This recipe is my first foray into the world of at home pizza making, but with the help of my culinary school notes I feel it turned out well.  The trick with a sourdough crust is getting it thin enough because the sourdough starter can make it rise more that I at least had predicted...  All in all a minor issue but one to keep in mind.  Of course you can omit the herbs or substitute any spices you want to try!  Lets get going!

Begin by separating herb leaves and chopping them as fine as you like.  Remember that with stronger spices (like marjoram and oregano) the finer you chop and mince, the more cut surface area you have exposed to the other ingredients and the stronger the flavors will be. Mince garlic fine and combine with olive oil and herbs in a small bowl to "steep" covered for about 10 minutes at room temperature.

Thoroughly combine flour, salt and sourdough starter in a large bowl then add your herb olive oil and stir with the hands until it comes together and forms a slightly sticky ball.  Add a small amount more flour if needed.  It shouldn't cling to the fingers too much but will be slightly tacky.  Turn the lot out onto a well floured work surface and knead a few times just to get an even consistency, then wrap in plastic and let sit at least 30 minutes in the fridge.  Don't knead too much or you run the risk of bready, overly chewy crusts...

While that chills out for a bit, lets get to getting on the toppings!  You can use any combination of these you like but this is my recommendation based on an educated guess at the cheese boards recipe!


First for the tomatoes!  Cut them in half and toss with salt, pepper, oil and herbs.  Distribute them evenly in your cast iron skillet and roast at 350f for 1.5 hours or until just before done as they will bake further on the pie. You can also roast quickly at 425 for about 30 to 40 minutes if you're in a hurry but be mindful that this method doesn't develop the sugars as well, so they will be less sweet.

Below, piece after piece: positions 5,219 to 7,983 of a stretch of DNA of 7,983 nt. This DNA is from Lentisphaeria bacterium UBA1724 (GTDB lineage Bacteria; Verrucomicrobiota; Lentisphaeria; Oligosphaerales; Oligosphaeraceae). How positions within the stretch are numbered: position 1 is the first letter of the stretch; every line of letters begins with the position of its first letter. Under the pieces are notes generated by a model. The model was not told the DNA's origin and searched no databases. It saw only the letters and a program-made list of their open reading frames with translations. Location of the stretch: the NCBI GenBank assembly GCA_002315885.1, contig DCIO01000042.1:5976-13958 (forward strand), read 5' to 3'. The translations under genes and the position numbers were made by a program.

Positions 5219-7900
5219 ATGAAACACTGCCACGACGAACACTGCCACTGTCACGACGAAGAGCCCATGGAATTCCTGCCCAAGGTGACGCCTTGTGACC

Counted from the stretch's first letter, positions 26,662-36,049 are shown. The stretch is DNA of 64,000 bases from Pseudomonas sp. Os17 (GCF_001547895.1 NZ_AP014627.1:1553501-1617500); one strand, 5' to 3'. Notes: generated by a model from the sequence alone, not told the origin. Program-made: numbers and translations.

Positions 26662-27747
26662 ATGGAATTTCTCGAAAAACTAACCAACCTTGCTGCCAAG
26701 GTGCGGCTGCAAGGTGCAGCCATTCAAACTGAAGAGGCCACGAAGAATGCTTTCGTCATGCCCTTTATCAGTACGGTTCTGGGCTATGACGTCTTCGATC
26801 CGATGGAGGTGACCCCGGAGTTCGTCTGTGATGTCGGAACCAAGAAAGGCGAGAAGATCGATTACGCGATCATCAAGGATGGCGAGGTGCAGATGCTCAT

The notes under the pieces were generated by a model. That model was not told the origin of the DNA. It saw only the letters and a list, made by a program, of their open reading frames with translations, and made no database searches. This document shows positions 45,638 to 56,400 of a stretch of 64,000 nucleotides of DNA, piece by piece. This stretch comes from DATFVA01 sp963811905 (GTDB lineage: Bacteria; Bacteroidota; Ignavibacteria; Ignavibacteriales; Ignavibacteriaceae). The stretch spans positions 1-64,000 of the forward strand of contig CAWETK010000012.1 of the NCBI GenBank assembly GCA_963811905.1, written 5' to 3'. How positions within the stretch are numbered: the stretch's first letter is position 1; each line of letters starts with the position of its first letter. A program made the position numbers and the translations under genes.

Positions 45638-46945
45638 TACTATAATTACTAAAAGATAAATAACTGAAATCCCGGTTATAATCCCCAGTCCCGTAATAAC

While the tomatoes are roasting, start caramelizing your onions.  Skin your onions and slice them in half, then into strips.  Place along with olive oil into a large skillet and cook slowly over low heat, stirring gently all the while until they become transparent and start to turn golden.  This may very well take up to an hour but don't be tempted to turn up the heat prematurely.  I always get a high stool to sit on, put on Beethoven's 9th symphony and make a time of it.

~ FOOD SCIENCE NOTES: Pyrolysis acting in caramelization of sugars in the onions

Once the onions smell sweet and have a nice, even golden color, turn up heat just slightly and add butter, brown sugar and balsamic vinegar. Cook further until the onions have absorbed most of the liquid and the remaining syrup is thickened and very sweet.  I use quite a bit of balsamic but if you aren't as big of a fan as of it as I am, you can easily cut the amount in half.

Now that most of the hard work is done, its pizza time in earnest!  If you slow roasted the tomatoes, turn up your oven temperature to 400f.  Remove your  pizza dough from the refrigerator and let stand 10 minutes to take off the chill then punch down into a fairly flat circle.  Toss or roll out until its just under 1/8" thick and place on a well floured pizza peel or baking sheet to work.  The coarser the flour the better for this.